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  • Writer's pictureMelanie Pacheco, LSW

More than Just “Mom Brain”: A Closer Look at Maternal Mental Health

More than Just “Mom Brain”: A Closer Look at Maternal Mental Health

I saw a post on my town’s Facebook mom’s group the other day: a picture of a stroller that had seemingly been forgotten on a sidewalk. The post said they drove past the stroller several times throughout the morning and decided to take it with her for safekeeping after she noticed it was still there many hours later. She posted the picture, hoping the owner would recognize and claim it. I don’t know about you, but I can get sucked into reading the thread of a good comment section under a post (and if you’re a part of any Facebook mom’s groups, you know that the comment sections can get heated at times). So naturally, I checked the comments almost immediately. One exchange in particular caught my eye. One commenter expressed concern that the baby in that stroller could have been abducted. Obviously a very scary thought, but then there was the reply:


“Sleepy moms forget to put things in the trunk lol.”


tired mom spills coffee

This was an equally scary thought, as I imagined the possibility of a mom so tired that she forgot to put the stroller into her car after (hopefully) strapping their baby safely into their car seat. All moms have been there and have experienced some version of this..


Placing the remote in the fridge,

Putting our underwear on backwards,

Forgetting to use an oven mitt when grabbing something out of the oven (OUCH!) 


Any parent will tell you that one of the hardest things about the transition into parenthood is the lack of sleep. And any mental health worker will tell you about the potential adverse effects sleep deprivation can have on your mental health. Sleep deprivation can cause difficulty with decision-making, problem-solving, regulating emotions and behaviors, and coping appropriately with change. Studies have also linked sleep depreciation with depression, suicide, and risk-taking behaviors (National Heart, Lung and Blood Institute, 2022).


Motherhood is a time of transition that requires much learning, nurturing, and flexibility. Often, new moms must manage it all while experiencing a new level of exhaustion that they have never felt before— the type of exhaustion that causes you to do things like forget your stroller out on the sidewalk. But somehow, this has become so acceptable and almost laughable that it's just laughed off as “mom brain” instead of taking a step back to look at the bigger picture. It should come as no surprise that new moms are at a high risk of mental health issues. According to Stockhowe (2023),

“As many as 1 in 5 new mothers and 1 in 10 new dads experience some type of perinatal mood and anxiety disorder in many countries. Over 75% of women do not get diagnosed and do not receive adequate treatment and support.” New moms are often warned about the dangers of postpartum depression/anxiety, yet still, over 75% of women are not getting the support needed in this crucial time.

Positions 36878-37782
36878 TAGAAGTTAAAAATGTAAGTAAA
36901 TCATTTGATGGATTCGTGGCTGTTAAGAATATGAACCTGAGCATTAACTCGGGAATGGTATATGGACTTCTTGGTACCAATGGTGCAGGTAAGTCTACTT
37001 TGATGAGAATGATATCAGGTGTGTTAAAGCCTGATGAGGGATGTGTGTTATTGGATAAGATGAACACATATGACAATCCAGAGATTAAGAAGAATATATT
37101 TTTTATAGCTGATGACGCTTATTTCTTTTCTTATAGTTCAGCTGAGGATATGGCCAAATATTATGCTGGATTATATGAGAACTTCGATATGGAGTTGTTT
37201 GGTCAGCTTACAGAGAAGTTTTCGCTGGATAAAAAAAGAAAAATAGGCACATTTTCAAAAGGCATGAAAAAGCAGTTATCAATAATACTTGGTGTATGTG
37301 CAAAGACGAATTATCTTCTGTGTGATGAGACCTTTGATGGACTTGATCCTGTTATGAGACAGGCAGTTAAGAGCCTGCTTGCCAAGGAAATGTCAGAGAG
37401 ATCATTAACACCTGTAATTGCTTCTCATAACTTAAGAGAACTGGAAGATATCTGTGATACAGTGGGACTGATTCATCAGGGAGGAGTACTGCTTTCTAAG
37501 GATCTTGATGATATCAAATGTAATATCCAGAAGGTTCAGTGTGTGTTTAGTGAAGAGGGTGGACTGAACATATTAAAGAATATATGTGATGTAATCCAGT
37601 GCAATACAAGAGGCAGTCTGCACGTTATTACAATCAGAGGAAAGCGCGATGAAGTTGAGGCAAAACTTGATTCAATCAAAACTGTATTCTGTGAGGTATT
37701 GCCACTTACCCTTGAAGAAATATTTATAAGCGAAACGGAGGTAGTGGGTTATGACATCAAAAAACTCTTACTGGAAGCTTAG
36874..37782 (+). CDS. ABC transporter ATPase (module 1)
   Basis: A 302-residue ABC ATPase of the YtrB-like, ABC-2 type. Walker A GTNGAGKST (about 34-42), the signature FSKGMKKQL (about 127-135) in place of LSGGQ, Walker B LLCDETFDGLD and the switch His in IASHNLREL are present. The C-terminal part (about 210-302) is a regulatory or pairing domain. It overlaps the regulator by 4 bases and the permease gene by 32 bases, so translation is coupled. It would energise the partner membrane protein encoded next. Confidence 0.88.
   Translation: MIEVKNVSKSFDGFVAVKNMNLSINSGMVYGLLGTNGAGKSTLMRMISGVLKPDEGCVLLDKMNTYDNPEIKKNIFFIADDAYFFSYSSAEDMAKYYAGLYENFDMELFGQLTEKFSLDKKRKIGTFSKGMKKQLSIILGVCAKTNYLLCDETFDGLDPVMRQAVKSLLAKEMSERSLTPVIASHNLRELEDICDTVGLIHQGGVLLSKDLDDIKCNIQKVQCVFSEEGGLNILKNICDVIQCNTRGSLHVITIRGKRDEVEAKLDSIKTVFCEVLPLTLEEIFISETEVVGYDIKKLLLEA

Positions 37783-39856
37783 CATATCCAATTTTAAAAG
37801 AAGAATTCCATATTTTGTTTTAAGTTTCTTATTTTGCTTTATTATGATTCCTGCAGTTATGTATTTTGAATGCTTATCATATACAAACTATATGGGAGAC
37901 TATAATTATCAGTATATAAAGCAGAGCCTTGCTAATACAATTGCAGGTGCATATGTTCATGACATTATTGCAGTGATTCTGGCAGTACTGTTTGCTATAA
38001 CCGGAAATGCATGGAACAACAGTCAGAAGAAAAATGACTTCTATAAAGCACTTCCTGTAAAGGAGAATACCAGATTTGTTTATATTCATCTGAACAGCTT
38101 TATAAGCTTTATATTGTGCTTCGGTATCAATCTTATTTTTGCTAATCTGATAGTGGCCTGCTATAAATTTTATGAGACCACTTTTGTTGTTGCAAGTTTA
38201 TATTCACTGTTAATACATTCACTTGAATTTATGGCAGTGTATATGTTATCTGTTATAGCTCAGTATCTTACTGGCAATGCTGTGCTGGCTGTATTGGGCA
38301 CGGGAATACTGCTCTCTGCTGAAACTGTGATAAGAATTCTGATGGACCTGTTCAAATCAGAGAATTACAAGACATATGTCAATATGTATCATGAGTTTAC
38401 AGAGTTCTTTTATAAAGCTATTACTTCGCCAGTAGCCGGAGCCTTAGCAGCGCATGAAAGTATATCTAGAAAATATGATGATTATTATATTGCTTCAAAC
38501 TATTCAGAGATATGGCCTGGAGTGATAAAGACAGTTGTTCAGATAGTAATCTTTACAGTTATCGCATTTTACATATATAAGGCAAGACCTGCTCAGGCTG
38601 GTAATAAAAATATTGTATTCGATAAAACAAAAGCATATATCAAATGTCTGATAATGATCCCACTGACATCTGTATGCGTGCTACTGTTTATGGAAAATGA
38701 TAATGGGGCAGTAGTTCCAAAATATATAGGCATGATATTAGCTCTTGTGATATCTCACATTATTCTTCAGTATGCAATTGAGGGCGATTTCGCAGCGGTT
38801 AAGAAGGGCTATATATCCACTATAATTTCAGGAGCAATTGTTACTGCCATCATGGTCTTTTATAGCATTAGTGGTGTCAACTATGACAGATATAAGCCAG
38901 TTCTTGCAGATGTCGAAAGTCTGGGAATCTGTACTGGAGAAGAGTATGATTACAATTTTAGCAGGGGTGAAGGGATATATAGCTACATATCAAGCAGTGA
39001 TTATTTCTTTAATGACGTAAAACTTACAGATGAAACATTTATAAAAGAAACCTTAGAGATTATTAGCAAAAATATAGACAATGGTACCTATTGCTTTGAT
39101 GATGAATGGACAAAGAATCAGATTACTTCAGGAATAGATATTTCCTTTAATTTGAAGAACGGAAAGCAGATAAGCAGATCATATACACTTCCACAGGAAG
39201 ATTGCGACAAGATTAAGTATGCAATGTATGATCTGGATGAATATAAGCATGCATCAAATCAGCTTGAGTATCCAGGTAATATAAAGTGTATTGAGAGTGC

In 2024, I would hope the stigma attached to maternal mental health wouldn’t be as pervasive as in the past, but unfortunately, it still is. This stigma, and lack of education, leave many moms to struggle with their mental health in silence. 


  • The fear that you can’t tell anyone the negative thoughts you are having because it will make you seem like a bad mom. 

  • The fear that if you’re too tired to keep waking up every 2 hours, you aren’t cut out to be a mom. 

  • The fear that someone else can raise your baby better than you can. 


These feelings of shame and inadequacy cloud our judgment and stop us from seeking help and support. Open and honest conversations can be the spark to encourage more moms to know that these struggles do not make us weak and that reaching out for support is a sign of strength. 


Let's create a world where every mom (and parent) feel safe to share their story, where their voice is met with understanding and compassion. By doing so, we will not only work towards breaking down that stigma but also pave the way for a more empathetic society where maternal mental well-being is prioritized and cherished. 


If you are struggling, please know there is support available. Our practice is focused on women helping women and we have clinicians who specialize in supporting women in any stage of motherhood. We are here to help and would love to talk with you! 




Additional Resources:

Postpartum Support International, https://www.postpartum.net

  • Use this resource to access a direct helpline and to search over 50 specialty online support groups. 

More information on postpartum depression: 

A petition calling on the United Nations to recognize World Maternal Mental Health Day: 




References:

Stockhowe, R. (2023, December 23). Call on the UN to recognize World Maternal Mental Health Day. WMMH Day. https://wmmhday.postpartum.net/call-on-the-un-to-recognize-world-maternal-mental-health-day/ 


U.S. Department of Health and Human Services. (2022a, June 15). How sleep affects your health. National Heart Lung and Blood Institute. https://www.nhlbi.nih.gov/health/sleep- deprivation/healtheffects#:~:text=Studies%20also%20show%20that%20sleep,%2C%20and%20risk%2Dtaking%20behavior 



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